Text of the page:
Lesser known is former Public Defender (federal and state) Rachel Rossi (she is of Afro-Dominican and Greek descent) who touts her experience on the other side of the (legal) aisle as just the reformist ingredient to correct the ills of the D.A.’s office. A counsel to Democratic Senate Whip Dick Durbin (D-Ill.), she has been recognized as one of the country’s “top 40 under 40 lawyers” by the National Bar Association.

Into the fray

The public got a look at these competitors interacting in a debate at Little Tokyo’s Aratani Theatre on Jan. 29 (se it at The evening started off amicably before those opposed to Lacey began to air their emotions via catcalls (“Jackie Lacey must go”) and jeers. The opposition became intense enough for security to escort the most obnoxious offenders out of the building.

To be sure, the incumbent had her supporters, many of them deputy D.A.s, to counter her detractors, cheering “We love you, Jackie.”

As in every political contest, an expected series of condemnations and disapprovals were exchanged. Lacey, the self-proclaimed progressive, has assembled a record of 22 people convicted and placed on death row during her tenure, none of them White. Broken down by ethnicity, they comprise13 Latinx, eight Blacks, and one Asian defendant (Our Weekly was not able to obtain individual names of all convicts before this article when to press). Lacey countered by explaining that she only seeks capital punishment under what she called “egregious” situations (2 percent of the cases coming before her), as with Gabriel Fernandez, an 8-year-old who was tortured then beaten to death by his mother and her boyfriend.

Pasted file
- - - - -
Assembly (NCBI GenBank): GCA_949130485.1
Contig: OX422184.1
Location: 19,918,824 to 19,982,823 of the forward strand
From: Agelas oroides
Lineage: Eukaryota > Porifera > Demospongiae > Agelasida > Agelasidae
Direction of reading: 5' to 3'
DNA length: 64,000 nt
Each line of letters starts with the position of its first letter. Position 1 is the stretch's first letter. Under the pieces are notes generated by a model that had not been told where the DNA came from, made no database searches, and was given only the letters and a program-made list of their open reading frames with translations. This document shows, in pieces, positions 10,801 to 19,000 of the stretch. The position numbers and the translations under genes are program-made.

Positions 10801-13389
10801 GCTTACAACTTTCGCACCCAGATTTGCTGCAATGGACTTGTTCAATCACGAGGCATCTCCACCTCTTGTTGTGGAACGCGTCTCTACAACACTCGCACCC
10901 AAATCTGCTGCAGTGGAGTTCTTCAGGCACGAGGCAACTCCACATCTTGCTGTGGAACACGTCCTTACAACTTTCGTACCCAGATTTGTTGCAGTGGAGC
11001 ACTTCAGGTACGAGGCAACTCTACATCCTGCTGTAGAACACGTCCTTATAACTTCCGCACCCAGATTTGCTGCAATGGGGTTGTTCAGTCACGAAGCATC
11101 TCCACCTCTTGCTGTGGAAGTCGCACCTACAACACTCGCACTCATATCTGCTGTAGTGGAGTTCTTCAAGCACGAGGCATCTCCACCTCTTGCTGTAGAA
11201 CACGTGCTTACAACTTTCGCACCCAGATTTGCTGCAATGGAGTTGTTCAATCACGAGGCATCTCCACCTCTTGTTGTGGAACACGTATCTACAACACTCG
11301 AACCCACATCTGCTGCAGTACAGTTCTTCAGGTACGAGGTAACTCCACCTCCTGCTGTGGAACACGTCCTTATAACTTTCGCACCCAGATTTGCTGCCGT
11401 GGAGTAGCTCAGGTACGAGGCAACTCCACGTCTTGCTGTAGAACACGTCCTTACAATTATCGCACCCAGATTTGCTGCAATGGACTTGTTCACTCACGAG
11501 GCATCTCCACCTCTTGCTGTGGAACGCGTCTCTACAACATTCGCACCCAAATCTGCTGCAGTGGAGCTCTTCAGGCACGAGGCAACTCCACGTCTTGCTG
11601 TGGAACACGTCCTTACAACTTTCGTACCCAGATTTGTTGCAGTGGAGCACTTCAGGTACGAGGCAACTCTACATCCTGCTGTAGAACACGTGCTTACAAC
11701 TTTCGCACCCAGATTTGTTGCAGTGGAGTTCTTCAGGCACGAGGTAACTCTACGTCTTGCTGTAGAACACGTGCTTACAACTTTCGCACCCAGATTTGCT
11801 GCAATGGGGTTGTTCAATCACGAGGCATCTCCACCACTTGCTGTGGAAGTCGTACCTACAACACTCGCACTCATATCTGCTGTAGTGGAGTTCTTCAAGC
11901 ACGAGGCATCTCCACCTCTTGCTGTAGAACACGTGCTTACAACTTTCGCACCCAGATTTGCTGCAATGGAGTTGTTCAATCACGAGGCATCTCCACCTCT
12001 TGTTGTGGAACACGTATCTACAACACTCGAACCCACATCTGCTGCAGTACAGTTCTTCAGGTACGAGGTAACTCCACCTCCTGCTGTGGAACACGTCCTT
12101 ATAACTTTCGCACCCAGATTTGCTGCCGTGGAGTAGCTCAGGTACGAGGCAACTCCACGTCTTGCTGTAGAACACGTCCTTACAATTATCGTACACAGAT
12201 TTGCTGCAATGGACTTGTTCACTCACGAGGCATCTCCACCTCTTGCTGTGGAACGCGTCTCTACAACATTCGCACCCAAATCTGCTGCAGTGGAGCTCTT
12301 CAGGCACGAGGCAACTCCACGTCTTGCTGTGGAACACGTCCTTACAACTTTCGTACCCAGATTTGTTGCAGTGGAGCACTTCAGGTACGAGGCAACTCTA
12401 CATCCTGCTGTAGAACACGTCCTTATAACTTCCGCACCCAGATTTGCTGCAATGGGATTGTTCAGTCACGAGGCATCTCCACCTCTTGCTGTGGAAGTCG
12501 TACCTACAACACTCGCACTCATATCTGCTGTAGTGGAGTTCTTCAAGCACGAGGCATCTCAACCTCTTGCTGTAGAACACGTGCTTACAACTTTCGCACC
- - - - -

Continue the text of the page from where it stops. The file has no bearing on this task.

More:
The evening continued as the lead prosecutor listed her accomplishments such as initiating a Mental Health Division to divert the psychologically impaired out of the criminal system, a Human Sex Trafficking Section under Deputy D.A. Jane Creighton (one of her staunchest advocates) lauded for its success in convicting prostitution profiteers, and a Conviction Review Unit to exonerate the innocent.